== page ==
The virus drifts, a long silk rope that winds in a loop deep within the man’s lower intestine.
Stuck here for days, embedded within the rotting meat of a cheap beef pie that the man has bought from an old mom and pop’s general store on the way home from his job at Johnson & Hibbard—‘The Tax Specialists’— the virus knows patience. In its limited way, it understands that the body encasing it is not, by and large, a strong body.
The virus unfurls and releases the initial infection.
'Why, oh why, does my head hurt?'
are getting far too intense.
The pain is a warning
I heed for the moment,
then I pop a pill,
and the moment is gone.
'I mean, I just don't understand.'
at a computer
on the couch
on the train
on a bus
on a plane
around a sun
that will one day go out.
Continue reading →
(Legal: Thanks to David Willicome for the artwork above.)
Heinrich groaned and slapped at the ‘snooze’ button on his alarm clock. The voices stopped.
Head felt like a toilet; he’d gamed too long and hard last night, and his body was showing all the signs of it: Over-Shock.
No more than 2 days at a time, they’d said, otherwise you’re training the body to disengage from the brain. Didn’t sound so bad, in theory. Last night’s nosebleed, however, had been a wake-up call.
Flicking on his holowall—a 3D simulated projection of peace and tranquillity that neatly hid the dim walls of his lifecube—he trudged over to the fridge and opened it and quickly downed a carton of OJ. The bitterness singed his tongue, the artificial flavours mixing and sending a rush of endorphins screaming through his sluggish cortex. Continue reading →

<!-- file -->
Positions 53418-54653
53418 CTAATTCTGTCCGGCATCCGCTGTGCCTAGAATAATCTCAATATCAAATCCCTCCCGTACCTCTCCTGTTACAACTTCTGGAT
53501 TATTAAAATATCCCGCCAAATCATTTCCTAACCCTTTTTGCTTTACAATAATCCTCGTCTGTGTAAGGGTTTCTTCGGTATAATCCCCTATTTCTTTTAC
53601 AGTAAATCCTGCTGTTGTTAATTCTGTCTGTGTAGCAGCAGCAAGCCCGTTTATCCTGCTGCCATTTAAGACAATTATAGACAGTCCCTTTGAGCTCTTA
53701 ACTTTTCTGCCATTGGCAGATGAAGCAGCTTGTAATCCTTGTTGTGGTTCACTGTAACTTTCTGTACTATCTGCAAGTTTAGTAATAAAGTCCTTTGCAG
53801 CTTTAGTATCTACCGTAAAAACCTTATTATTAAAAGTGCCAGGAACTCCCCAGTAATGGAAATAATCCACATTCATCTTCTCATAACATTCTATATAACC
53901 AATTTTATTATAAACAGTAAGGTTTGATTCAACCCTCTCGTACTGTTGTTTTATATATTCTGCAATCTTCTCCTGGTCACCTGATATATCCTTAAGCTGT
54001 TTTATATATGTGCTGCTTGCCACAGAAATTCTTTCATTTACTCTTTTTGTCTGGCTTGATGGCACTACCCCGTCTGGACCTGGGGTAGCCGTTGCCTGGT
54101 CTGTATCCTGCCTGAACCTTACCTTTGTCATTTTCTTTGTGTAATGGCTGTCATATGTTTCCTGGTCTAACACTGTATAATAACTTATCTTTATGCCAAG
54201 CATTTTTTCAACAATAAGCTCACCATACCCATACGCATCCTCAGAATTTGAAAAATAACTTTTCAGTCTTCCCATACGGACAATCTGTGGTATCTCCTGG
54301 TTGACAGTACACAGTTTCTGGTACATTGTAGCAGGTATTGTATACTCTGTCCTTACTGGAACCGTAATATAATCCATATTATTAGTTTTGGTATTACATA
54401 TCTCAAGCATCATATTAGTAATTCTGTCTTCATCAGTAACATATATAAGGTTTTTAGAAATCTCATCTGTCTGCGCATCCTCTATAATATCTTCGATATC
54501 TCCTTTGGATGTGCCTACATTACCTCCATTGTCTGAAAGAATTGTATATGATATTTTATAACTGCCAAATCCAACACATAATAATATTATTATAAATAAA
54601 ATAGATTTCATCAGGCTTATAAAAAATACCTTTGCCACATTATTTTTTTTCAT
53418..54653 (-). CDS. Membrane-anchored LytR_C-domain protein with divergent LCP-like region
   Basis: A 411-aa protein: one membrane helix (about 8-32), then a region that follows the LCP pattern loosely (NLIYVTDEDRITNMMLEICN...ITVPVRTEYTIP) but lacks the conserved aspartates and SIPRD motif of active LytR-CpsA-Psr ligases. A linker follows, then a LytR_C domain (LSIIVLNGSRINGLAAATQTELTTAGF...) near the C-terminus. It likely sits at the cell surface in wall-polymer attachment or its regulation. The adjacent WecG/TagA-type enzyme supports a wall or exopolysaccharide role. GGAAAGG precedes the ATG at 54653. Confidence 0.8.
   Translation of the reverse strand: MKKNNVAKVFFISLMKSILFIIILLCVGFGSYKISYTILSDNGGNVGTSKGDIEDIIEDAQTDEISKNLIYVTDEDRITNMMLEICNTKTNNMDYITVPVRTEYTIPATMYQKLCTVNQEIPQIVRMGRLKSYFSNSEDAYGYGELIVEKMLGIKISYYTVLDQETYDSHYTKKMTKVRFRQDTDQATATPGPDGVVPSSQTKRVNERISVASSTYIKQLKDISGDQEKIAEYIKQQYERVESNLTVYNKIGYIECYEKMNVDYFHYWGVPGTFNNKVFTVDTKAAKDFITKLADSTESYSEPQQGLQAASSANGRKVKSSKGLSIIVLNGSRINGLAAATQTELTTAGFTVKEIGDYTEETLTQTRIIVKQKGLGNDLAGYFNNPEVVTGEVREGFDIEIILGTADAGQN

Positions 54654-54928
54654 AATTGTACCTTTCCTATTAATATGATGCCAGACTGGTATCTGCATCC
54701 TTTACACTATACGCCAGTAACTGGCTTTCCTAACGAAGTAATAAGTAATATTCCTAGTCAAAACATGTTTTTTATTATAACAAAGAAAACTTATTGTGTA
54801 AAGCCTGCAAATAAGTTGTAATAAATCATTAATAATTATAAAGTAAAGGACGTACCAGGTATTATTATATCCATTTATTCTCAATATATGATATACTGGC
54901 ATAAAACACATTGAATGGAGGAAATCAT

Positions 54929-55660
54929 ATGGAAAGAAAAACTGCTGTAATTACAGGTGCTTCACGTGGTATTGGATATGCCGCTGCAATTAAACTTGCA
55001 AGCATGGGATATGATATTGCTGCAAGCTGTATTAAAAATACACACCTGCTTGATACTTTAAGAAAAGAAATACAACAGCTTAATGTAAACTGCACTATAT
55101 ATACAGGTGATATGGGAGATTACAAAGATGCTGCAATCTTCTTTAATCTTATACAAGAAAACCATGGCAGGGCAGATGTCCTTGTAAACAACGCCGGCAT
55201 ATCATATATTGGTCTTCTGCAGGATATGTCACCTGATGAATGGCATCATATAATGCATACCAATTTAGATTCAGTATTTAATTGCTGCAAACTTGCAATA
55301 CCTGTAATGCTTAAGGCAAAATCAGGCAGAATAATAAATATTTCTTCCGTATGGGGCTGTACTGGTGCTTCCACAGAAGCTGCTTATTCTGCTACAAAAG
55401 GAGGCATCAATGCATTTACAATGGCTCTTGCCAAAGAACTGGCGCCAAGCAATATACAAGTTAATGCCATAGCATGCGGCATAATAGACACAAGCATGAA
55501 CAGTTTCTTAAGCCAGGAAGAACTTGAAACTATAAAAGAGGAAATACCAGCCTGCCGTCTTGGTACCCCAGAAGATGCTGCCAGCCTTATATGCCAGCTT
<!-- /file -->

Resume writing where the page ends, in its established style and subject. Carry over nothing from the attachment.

I’m still working on Smarmbeard, so until then, here’s a short extract from a novel I’ve been struggling with.
* * *
It was a common enough problem: Sarah had no motivation to get out of bed. Warm and cozy in her eiderdown cocoon, in her world of lemon-scented fabric detergent and flannel sheeting, her body felt weightless; her arms, legs and head were bits of heavy-packing foam, like the stuff she’d once seen at that decrepit self-storage unit years previously.
William ‘Leb’ Lebowski bent down on one knee, a baboon proposing for marriage. Felt the seam in his back starting to ache but ignored it. Watched his gloved fingers slide easily over the oily liquid splashed across the grill floor. Sniffed them. Wrinkled his nose. Then waved them over the analyser set into his belt. A second later it beeped and the readout danced across the inner surface of his specs: 10% prob. oil slick nanos, 90% prob. Chromium residue. He grinned without humour, his face a bitter mask. Fucking Chromium.
Science won but look what’s left behind, Leb contumed as, with creaking knees, he lumbered to his feet.
He extended a hand; flicked a finger. An instant later, his pistol blurred up from its holster and smacked dead into the palm of his hand with a loud chunk.